Kickboxing for Kids The Ultimate Guide That You may Know!

Kickboxing is a popular combat sport and also comes under the category of mixed martial arts, abbreviated as MMA. In simple terms, I would say it is a combined version of boxing πŸ₯Š and karate πŸ₯‹ that involves punching, kicking, and striking movements between opponents. 

I would recommend you introduce your kids to kickboxing as a hobby to improve their general level of fitness and as a form of self-defense for them. 

There is a scope for kids to practice the sport at a more dedicated level to participate in competitions and interact with a community of people interested in the sport.

In this blog post, I have included an A to Z guide πŸ“‘ on kickboxing for kids to help you understand the sport better.

Ideal Age for Kickboxing:

If you are wondering what would be the ideal age to get your kids started with their kickboxing πŸ‘ŠπŸΌ lessons, professional coaches say your kids can practice from when they are young, as five to six years or above.

When it came to my son, I tried to give him a basic idea of the sport and its aspects to see whether he was interested in giving it a try or not. You could try the same with your kids after they turn five to six years or above and encourage them to try the sport.

Initially, from the ages of 5 to 12, kickboxing training aims to work on the fundamental motor skills of your kids, work on their balance, build their coordination and strength πŸ’ͺ🏼, and instill a sense of discipline and confidence in themselves. 

During this, they also learn the basics of this combat sport, like punching, striking, sweeping, footwork, and other techniques.

Belt System of Kickboxing:

There are six levels in the belts πŸ₯‹ given in the kickboxing journey, and I have listed them in the order of ranking –

  1. Kyu Brown Belt (perfect techniques)
  2. Kyu Blue Belt
  3. Kyu Green Belt
  4. Kyu Orange Belt
  5. Kyu Yellow Belt
  6. Kyu White Belt (beginners)

The History Behind Kickboxing: 

The origin of the term kickboxing can be traced back to Japan πŸ‡―πŸ‡΅ in the 1960s. Kickboxing was developed as a sport in the later years of the 1950s as karate mixed with boxing. 

Only in the 1970s did American πŸ‡ΊπŸ‡Έ kickboxing come into existence as a sport. It became popular due to the first World Championships held in September 1974.

Benefits of Kickboxing:

I understand the benefits of kickboxing and how it contributed to my son’s personal growth and dedication, and thus, I felt this was a good sport for him to try.

Promotes Fitness 

Promotes Fitness

As is the case with most sports, kickboxing can help your kids become fit individuals and improve their overall physical health.

Due to the nature of the sport, your kids go through a high-intensity exercise that encourages them to push their limits and do better each day.

My son became physically more active and healthier as he began his kickboxing journey. 

Develops Flexibility

Kickboxing promotes flexibility πŸ€ΈπŸ½β€β™€οΈ in your kids as they kick and strike with their hands and legs. 

Through constant training and practice, your kids can become more flexible as they use their arms and legs to punch, throw, kick, sweep, and use their bodies to avoid the opponent.

Boosts Self-Confidence and Self-Esteem

Boosts Self-Confidence And Self-Esteem

Your kids will learn to be confident πŸ‘πŸΌ in themselves while practicing kickboxing. When they face challenges, setbacks, obstacles, and hurdles through the training, your kids are given an opportunity to grow, become self-confident, and develop a sense of self-esteem over time.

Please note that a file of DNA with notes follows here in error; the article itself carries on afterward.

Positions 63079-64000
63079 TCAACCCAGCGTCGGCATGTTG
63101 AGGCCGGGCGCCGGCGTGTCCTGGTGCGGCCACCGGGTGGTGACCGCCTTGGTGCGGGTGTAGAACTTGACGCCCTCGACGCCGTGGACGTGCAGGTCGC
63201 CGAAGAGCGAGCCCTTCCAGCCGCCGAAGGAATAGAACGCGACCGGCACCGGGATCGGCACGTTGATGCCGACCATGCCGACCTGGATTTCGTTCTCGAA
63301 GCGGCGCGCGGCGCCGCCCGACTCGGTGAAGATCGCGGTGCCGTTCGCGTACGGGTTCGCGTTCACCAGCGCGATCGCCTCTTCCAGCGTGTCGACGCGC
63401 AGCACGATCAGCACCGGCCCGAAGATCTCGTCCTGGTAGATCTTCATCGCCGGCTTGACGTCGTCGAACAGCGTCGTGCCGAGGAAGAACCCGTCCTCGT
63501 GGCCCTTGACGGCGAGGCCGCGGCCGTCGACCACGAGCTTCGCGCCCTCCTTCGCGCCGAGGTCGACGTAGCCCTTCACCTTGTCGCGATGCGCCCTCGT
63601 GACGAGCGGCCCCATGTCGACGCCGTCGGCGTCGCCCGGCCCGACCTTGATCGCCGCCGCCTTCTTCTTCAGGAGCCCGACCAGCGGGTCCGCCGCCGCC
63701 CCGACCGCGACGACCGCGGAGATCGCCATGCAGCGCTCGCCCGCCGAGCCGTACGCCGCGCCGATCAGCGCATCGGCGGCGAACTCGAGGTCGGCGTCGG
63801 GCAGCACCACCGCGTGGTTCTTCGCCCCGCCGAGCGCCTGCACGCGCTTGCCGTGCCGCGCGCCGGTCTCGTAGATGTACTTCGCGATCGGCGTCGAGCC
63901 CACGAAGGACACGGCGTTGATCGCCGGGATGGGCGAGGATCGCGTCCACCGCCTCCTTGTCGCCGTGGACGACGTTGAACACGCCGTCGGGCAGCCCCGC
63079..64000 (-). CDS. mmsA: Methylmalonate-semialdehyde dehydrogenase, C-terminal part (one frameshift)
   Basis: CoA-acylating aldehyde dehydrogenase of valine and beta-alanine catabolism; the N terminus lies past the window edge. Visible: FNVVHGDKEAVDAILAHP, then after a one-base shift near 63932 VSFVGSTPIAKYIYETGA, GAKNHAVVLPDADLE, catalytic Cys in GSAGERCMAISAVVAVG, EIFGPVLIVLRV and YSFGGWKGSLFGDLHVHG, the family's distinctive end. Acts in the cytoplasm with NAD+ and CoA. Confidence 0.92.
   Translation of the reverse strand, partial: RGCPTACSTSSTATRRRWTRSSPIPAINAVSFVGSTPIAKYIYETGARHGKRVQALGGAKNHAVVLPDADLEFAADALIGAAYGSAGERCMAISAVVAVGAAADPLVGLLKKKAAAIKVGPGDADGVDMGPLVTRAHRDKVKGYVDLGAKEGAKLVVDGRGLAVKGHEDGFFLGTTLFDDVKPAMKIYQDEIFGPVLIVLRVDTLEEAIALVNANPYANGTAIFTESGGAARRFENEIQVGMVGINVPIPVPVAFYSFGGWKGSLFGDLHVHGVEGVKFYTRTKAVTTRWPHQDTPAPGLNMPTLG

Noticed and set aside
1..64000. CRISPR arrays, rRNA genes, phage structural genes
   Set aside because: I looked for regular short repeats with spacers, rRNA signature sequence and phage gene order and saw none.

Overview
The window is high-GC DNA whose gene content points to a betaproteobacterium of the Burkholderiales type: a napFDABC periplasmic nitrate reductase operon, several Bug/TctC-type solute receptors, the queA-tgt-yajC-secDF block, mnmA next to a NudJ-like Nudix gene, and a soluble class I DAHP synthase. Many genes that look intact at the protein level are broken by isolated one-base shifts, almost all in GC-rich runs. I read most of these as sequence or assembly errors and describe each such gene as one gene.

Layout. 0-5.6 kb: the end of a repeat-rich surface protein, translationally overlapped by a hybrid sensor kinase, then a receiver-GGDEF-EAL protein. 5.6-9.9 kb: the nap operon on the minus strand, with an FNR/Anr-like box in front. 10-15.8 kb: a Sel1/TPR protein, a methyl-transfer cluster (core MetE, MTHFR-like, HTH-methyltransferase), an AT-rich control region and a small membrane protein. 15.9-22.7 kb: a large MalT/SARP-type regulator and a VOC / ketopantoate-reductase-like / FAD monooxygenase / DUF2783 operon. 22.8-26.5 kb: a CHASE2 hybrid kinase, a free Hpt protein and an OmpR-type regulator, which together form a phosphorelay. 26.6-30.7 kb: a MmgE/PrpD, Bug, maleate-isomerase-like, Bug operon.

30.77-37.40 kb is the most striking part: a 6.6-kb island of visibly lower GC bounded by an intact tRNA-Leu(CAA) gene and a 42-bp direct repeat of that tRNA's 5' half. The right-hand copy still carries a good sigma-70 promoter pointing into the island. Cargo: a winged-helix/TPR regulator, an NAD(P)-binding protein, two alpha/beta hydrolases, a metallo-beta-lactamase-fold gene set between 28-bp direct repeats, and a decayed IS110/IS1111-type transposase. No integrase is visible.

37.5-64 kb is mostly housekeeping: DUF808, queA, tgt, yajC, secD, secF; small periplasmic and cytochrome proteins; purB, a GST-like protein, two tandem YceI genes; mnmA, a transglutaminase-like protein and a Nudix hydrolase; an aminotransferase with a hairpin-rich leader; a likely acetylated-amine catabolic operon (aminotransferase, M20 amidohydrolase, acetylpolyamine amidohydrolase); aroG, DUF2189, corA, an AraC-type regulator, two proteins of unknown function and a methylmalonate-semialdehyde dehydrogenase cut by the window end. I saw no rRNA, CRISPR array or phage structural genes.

I would say that kids learn a lot of valuable lessons through success and failure, which can help them have a better outlook on life. 

Encourages Socializing 

When your kids practice kickboxing with other people, they can socialize – form bonds, and feel a sense of community. ❀️ 

I believe that sports have the power to bring people together and help them find and nurture new friendships.

My son made a lot of friendships because of his kickboxing classes, much to my happiness.

Helps Weight Loss

I would say that kickboxing is an effective way for kids to lose weight and burn calories, as it is almost an aerobic-style workout. 

Staying fit and healthy through kickboxing training can help kids improve their endurance levels and develop their upper arm strength. You could say that kickboxing is like a workout for the entire body.

Aids Self Defense

Aids Self Defense

When you introduce your kids to kickboxing, they eventually develop their 

combat skills, which aid self-defense πŸ‘ŠπŸΌ skills.

I believe kickboxing is an effective form of self-defense for your kids as it combines the techniques of karate and boxing, thereby teaching kids offensive and defensive moves to save themselves from difficult situations. 

Improves Mental Health

Apart from helping your kids work on and develop their physical health, kickboxing can also be a great way to improve their mental 🧠 health, as it contributes to increased levels of endorphins. 

I believe mental well-being is as essential as physical health, and exercise and sports can help your kids with this. Kickboxing is a great energy and mood booster that can transform your kids’ moods and make them feel better mentally.

If your kids are stressed or struggling with their mental health, regularly practicing kickboxing can help reduce stress and negative feelings.

Drawbacks of Kickboxing:

As much as there are benefits to kickboxing, there are also a few drawbacks to the combat sport that I believe you need to be aware of before getting your kids interested.

Loss of Motivation

Loss Of Motivation

Kickboxing involves a lengthy training process, which might lead to your kids losing motivation πŸ˜” and sometimes finding it difficult to regain their spirit due to the period of training. 

Leads to Injuries